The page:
‘Operation Stampede’ is considered the largest food stamp fraud take-down in U.S. history, with 22 people charged and more than $13 million in fraudulent food-stamp transactions involved. Don’t kid yourselves folks – THIS is Obama’s legacy!
This Food Stamp scandal is simply the end result of government’s willful mismanagement, incompetence and unaccountably, which if course creates the perfect storm for both fraud and abuse.
The bust from Operation Stampede/Cash Hungry in Florida involved more than $13 million in fraudulent food-stamp transactions. The Palm Beach County Sheriff’s Office, state and federal law enforcement conducted a joint identity theft investigation involving obtaining SNAP EBT cards with the stolen identities.
The stores — mostly in Opa-locka Hialeah Flea Market — would ring up food, but the customer “rarely” left with anything. They would leave with cash, and the owner would pocket a cut. Ferrer said the scheme involved thousands of SNAP — Supplemental Nutrition Assistance Program — recipients.
Flea market vendor Felix Lanza told Miami Herald news partner CBS4 that he had no idea what was going on: “Thank God, we don’t do that.”
Um… yeah, okay – watch for yourself:
Jack Heacock, director of the Florida Division of Public Assistance Fraud, said the arrests were only the beginning. Those people who received the money will likely be sanctioned, he said.
The defendants, all of whom were authorized to accept food stamps, face charges of wire fraud, conspiracy to commit wire fraud and food stamp/EBT fraud, according to the indictments. They face up to 20 years in prison and five years for food stamp fraud:
▪ Karla Rodriguez Diaz, 28, owns Opa Locka Fruit and Produce Market, LLC, at the Opa-locka Hialeah Flea Market, 12705 NW 42nd Ave. Diaz and Luis Marzo Machado, 30, redeemed over $2.4 million in food stamps between August 2014 and March 2016.
▪ Pedro Sanchez Barrero, 26, owns Pedro Produce in the flea market. Barrero, along with Antonia Barrero, 48, racked up about $2 million.
▪ Diocenila Castro, 49, of Miami, owns Castro Produce in the flea market. From November 2014 through March 2016, Castro redeemed over $1.5 million.
▪ Matias Jose Ramirez, 37, of Miami and Jorge Saladrigas Milian, 56, of Opa-locka, own Ramirez Produce and Jorge Produce in the flea market. From April 2014 through March 2016, they redeemed about $1.5 million.
▪ Reinaldo Arteaga, 62, of Miami Gardens owns Arteaga Produce in the flea market. Arteaga and Luisdian Hernandez Gonzalez, 22, redeemed over $1.2 million between August 2014 and March 2016.
▪ Zulfiqar Mithavayani, 51, of Miramar, owns ABC Food Market, 163 NW 14th St., and Jamal Al-Hawa, 60, of Davie, redeemed over $1.1 million beginning in March 2013.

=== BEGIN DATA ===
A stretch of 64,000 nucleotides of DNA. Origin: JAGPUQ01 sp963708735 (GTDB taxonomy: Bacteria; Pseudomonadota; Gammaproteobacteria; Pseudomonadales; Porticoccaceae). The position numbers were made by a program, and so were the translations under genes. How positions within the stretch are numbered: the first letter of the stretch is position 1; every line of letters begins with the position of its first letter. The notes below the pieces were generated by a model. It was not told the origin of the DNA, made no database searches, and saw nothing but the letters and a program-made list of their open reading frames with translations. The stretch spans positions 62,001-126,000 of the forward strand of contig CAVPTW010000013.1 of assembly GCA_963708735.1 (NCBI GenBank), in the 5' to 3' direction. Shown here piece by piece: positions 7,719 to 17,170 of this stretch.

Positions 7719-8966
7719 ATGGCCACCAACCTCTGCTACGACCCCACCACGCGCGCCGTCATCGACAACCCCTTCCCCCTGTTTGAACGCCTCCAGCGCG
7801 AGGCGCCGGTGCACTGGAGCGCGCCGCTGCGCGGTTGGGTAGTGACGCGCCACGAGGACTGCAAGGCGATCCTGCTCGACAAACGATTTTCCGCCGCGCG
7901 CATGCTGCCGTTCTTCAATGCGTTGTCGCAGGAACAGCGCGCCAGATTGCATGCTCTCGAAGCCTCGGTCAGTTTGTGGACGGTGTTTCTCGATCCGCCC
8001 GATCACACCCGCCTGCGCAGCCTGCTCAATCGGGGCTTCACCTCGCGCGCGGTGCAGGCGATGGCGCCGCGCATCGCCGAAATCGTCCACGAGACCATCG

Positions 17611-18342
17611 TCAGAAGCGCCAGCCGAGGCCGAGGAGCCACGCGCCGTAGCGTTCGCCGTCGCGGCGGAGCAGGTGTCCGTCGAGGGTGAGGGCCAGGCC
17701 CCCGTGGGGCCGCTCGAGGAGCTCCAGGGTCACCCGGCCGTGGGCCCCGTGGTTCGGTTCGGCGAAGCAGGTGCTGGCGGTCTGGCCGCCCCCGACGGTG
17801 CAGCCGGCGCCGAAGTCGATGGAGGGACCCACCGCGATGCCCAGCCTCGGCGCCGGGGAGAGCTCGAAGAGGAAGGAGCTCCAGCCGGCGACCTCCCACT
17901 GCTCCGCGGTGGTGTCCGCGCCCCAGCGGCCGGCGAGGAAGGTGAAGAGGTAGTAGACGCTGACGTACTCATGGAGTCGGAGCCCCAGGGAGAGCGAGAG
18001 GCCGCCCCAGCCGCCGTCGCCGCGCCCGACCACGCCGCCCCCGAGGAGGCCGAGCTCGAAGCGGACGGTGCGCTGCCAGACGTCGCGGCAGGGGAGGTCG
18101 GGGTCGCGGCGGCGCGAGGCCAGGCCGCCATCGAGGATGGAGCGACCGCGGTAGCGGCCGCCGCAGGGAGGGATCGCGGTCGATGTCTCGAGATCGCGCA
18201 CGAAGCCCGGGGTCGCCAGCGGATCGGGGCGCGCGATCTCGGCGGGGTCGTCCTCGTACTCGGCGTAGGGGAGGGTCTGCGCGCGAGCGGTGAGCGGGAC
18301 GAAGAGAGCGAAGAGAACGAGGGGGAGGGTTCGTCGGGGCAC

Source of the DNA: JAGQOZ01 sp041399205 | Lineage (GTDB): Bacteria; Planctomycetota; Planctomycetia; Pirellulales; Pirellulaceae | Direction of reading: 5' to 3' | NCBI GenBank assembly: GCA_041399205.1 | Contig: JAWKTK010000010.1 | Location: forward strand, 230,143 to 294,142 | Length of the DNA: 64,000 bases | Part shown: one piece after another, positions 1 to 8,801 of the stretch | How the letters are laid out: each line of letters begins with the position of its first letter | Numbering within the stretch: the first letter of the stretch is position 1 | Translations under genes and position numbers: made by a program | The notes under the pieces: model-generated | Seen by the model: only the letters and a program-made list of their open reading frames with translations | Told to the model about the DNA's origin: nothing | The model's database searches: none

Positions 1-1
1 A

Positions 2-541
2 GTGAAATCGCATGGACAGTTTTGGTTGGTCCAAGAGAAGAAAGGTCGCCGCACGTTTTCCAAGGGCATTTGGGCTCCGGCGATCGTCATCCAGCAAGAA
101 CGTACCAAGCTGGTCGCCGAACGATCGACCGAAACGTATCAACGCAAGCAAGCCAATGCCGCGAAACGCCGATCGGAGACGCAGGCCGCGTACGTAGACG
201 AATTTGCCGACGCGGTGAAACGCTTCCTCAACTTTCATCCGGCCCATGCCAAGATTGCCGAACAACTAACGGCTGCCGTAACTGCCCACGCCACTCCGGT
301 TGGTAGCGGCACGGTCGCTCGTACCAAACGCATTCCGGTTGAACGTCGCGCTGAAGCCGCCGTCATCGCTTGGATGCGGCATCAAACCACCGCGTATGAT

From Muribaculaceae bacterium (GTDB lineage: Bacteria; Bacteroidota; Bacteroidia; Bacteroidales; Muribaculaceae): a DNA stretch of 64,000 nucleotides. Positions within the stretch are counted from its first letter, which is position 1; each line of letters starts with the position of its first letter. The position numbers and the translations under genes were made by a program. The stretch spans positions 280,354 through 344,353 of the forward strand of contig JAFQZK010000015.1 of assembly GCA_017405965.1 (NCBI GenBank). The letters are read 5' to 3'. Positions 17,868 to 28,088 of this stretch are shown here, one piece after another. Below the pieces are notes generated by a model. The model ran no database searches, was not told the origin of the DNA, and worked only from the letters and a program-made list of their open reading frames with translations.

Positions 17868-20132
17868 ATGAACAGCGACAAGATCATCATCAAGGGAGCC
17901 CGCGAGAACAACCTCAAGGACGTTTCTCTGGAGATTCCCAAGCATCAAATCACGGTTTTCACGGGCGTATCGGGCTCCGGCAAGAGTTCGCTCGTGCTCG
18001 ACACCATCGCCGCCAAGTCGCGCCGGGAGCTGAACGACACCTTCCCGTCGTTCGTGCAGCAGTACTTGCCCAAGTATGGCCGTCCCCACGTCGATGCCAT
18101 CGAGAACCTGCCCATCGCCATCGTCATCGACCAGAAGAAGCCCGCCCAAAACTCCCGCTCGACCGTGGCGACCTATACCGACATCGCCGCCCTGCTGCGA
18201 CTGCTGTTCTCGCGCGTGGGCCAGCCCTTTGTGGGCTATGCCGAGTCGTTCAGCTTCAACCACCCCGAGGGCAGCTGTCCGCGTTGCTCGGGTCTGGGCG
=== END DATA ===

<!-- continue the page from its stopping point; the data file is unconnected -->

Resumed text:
▪ Maikel Manuel Riviaux, 42, of Hialeah, owns a seafood market, Pucho Fish Market, 2060 NW Opa-locka Blvd. From May 2015 through March 2016, Riviaux and his co-conspirators (who were not named) redeemed about $1 million at the fish and flea markets.
▪ Jose Antonio Gonzalez, 45, of Miami Gardens owns a seafood delivery route business, Los Corticos Fish Corp., 3310 NW 171st Terr. Between May 2015 and May 2016, Gonzalez and Noraida Pi Figueroa, 40, of Miami Gardens, redeemed about $1 million.
▪ Rafael Gonzalez Cuellar, 54, of Opa-locka owns Cuellar Produce Corp. in the flea market. Between January 2015 and May 2016, Cuellar and Luis Casola Rojas, 43, of Hialeah redeemed over $900,000.
▪ Katia Nunez Landeiro, 35, of Miami, owns Katy Produce in the flea market. Landeiro redeemed over $700,000 between July 2014 and March 2015.
▪ Idaysi Landeiro Reyes, 47, of Miami Gardens, owns Landeiro Produce in the flea market. Reyes and Javier Gallardo Gonzalez, 47, of Miami Gardens redeemed over $600,000 from July 2015 through March 2016.
▪ Nelson Chico, 59, of Hialeah, owns Rey Produce in the flea market. Chico and Luisdian Hernandez Gonzalez, 22, who was also charged in another of these cases, redeemed over $600,000.
▪ Fernando Fernandez Garcia, 33, of Miami, owns Santa Cruz Shark in the flea market. Garcia redeemed over $500,000 from December 2014 to March 2016.
▪ Luis Casola Rojas, 43, of Hialeah, owns Casola Produce in the flea market. Rojas was also charged in another of these cases. Rojas redeemed over $380,000 from October 2015 through March 2016.
▪ Angelo Socarras, 37, of Hialeah, owns Angelo Produce in the flea market. Socarras redeemed approximately $190,000 from October 2015 through March 2016.
Welfare is supposed to be for the most very unfortunate of us to get back on their feet and get back into a productive society, but the last administration just made it a way of life for too many. And made it way to easy to make it a way of crime – that’s for sure. Hope it’s over!
Source: Miami Herald: